Electronics Components: How to Vary Resistance with a Potentiometer - dummies

Electronics Components: How to Vary Resistance with a Potentiometer

By Doug Lowe

Many electronic circuits call for a resistance that can be varied by the user. For example, most audio amplifiers include a volume control that lets the user turn the volume up or down, and you can create a simple light dimmer by varying the resistance in series with a lamp.

A variable resistor is called a potentiometer, or pot for short. A potentiometer is a resistor with three terminals. Two of the terminals are permanently fixed on each end of the resistor, but the middle terminal is connected to a wiper that slides in contact with the entire surface of the resistor. Thus, the amount of resistance between this center terminal and either of the two side terminals varies as the wiper moves.


The resistive track and slider (properly called the wiper) are enclosed within the metal can, and the three terminals are beneath it. The rod that protrudes from the top of the metal can is connected to the wiper so that when the user turns the rod, the wiper moves across the resistor to vary the resistance.

The inside of the potentiometer is made of a semicircular piece of resistive material such as carbon. The two outer terminals are connected to either end of the resistor. The wiper, to which the third terminal is connected, is mounted so that it can rotate across the resistor. When the wiper moves, the resistance between the center terminal and the other two terminals changes.


The symbol used for a potentiometer in schematic diagrams is an
arrow pointing at the center tap of the resistor. It is meant to
reflect that the value of the resistance at this terminal varies
when the wiper moves.

Potentiometers are rated by their total resistance. The resistance between the center terminal and the two other terminals always adds up to the total resistance rating of the potentiometer.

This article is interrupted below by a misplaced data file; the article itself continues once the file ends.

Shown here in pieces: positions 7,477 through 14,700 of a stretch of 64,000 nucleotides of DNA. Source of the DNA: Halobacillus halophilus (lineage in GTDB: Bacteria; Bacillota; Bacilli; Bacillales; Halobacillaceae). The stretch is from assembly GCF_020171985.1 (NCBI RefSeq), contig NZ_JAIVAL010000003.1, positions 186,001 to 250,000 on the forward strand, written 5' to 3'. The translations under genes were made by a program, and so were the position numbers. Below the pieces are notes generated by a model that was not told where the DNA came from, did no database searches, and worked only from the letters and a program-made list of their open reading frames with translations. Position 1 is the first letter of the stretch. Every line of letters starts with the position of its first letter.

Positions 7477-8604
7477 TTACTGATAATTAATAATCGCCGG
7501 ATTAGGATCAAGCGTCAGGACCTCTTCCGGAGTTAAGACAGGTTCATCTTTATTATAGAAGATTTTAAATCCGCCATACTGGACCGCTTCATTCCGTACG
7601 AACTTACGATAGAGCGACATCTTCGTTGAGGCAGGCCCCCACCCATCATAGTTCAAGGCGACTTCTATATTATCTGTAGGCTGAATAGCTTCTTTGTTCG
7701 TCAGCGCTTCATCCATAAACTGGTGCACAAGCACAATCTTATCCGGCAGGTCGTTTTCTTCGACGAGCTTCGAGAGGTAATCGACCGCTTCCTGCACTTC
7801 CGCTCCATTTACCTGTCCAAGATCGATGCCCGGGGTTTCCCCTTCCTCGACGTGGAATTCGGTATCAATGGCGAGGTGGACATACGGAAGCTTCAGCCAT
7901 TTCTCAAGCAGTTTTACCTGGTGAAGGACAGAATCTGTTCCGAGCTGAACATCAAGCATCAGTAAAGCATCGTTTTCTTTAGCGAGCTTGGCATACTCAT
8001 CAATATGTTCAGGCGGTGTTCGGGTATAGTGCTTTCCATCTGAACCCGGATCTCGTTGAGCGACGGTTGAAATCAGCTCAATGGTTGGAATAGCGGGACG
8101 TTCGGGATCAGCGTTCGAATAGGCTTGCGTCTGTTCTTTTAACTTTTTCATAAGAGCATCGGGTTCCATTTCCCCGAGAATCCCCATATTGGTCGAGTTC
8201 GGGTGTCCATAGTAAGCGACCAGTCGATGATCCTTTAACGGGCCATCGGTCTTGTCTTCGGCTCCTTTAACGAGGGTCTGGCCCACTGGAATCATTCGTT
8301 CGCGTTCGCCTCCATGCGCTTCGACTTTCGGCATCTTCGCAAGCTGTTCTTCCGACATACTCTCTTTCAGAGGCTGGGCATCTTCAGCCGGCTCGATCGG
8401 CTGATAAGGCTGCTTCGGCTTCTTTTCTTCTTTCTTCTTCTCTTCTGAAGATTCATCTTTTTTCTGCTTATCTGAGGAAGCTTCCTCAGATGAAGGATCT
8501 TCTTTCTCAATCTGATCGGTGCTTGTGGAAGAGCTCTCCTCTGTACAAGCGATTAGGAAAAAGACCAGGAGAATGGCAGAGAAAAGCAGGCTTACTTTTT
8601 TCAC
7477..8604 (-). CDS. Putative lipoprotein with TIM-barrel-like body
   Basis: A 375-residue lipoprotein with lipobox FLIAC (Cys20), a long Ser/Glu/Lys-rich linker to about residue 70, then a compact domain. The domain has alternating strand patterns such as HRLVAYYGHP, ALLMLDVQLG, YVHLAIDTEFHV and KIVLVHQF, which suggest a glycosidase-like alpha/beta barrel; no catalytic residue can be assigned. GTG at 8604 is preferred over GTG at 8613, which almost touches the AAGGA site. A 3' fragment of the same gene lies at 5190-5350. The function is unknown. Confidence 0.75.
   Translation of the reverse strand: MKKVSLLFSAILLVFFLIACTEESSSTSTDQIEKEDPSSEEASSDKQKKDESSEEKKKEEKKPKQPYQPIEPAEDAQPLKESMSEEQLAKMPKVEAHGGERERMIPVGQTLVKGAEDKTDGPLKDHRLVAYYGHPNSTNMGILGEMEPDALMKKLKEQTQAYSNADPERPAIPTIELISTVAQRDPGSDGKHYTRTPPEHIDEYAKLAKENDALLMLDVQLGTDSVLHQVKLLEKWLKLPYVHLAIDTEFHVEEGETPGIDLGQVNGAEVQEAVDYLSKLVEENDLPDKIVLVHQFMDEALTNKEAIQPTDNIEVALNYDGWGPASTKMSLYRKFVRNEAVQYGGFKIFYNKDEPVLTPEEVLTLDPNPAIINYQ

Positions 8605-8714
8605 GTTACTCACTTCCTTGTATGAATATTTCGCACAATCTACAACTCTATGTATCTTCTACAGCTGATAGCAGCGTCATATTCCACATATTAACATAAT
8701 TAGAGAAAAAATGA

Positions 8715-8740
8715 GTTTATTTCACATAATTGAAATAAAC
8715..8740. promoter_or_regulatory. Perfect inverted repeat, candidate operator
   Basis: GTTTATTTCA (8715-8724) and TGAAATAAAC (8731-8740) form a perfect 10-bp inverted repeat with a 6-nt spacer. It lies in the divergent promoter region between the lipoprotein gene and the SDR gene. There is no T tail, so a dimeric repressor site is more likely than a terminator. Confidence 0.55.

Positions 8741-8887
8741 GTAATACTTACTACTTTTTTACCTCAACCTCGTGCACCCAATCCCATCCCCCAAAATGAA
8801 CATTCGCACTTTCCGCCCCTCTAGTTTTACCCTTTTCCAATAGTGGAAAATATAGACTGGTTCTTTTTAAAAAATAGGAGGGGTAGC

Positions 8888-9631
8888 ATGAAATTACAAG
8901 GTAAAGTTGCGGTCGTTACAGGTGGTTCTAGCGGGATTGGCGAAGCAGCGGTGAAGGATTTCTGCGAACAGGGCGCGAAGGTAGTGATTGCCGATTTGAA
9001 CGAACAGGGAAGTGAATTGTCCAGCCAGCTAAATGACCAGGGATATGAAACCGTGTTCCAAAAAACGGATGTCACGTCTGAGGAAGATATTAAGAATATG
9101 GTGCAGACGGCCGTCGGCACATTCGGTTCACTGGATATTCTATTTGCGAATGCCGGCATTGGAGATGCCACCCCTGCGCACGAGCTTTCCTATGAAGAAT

Here are a few other rambling thoughts to keep in mind about potentiometers:

  • Potentiometers come in a wide variety of shapes and sizes. With a little hunting around in stores or on the Internet, you should be able to find the perfect potentiometer for every need.

  • Some potentiometers are very small and can be adjusted only by the use of a tiny screwdriver. This type of pot is called a trim pot, designed to make occasional fine-tuning adjustments to your circuits.

  • Some potentiometers have switches incorporated into them so that when you turn the knob all the way to one side or pull the knob out, the switch operates to either open or close the circuit.

  • When the wiper reaches one end of the resistor or the other, the resistance between the center terminal and the terminal on that end is essentially zero. Keep this point in mind when you’re designing circuits. To avoid circuit paths with no resistance, it’s common to put a small resistor in series with a potentiometer.

  • In some potentiometers, the resistance varies evenly as you turn the dial. For example, if the total resistance is 10 kΩ, the resistance at the halfway mark is 5 kΩ, and the resistance at the one-quarter mark is 2.5 kΩ. This type of potentiometer is called a linear taper potentiometer because the resistance change is linear.

    Many potentiometers, however, aren’t linear. For example, potentiometers designed for audio applications usually have a logarithmic taper, which means that the resistance doesn’t vary evenly as you move the dial.

  • Some variable resistors have only two terminals: one on an end of the resistor itself, the other attached to the wiper. This type of variable resistor is properly called a rheostat, but most people use the term potentiometer or pot to refer to both two- and three-terminal variable resistors.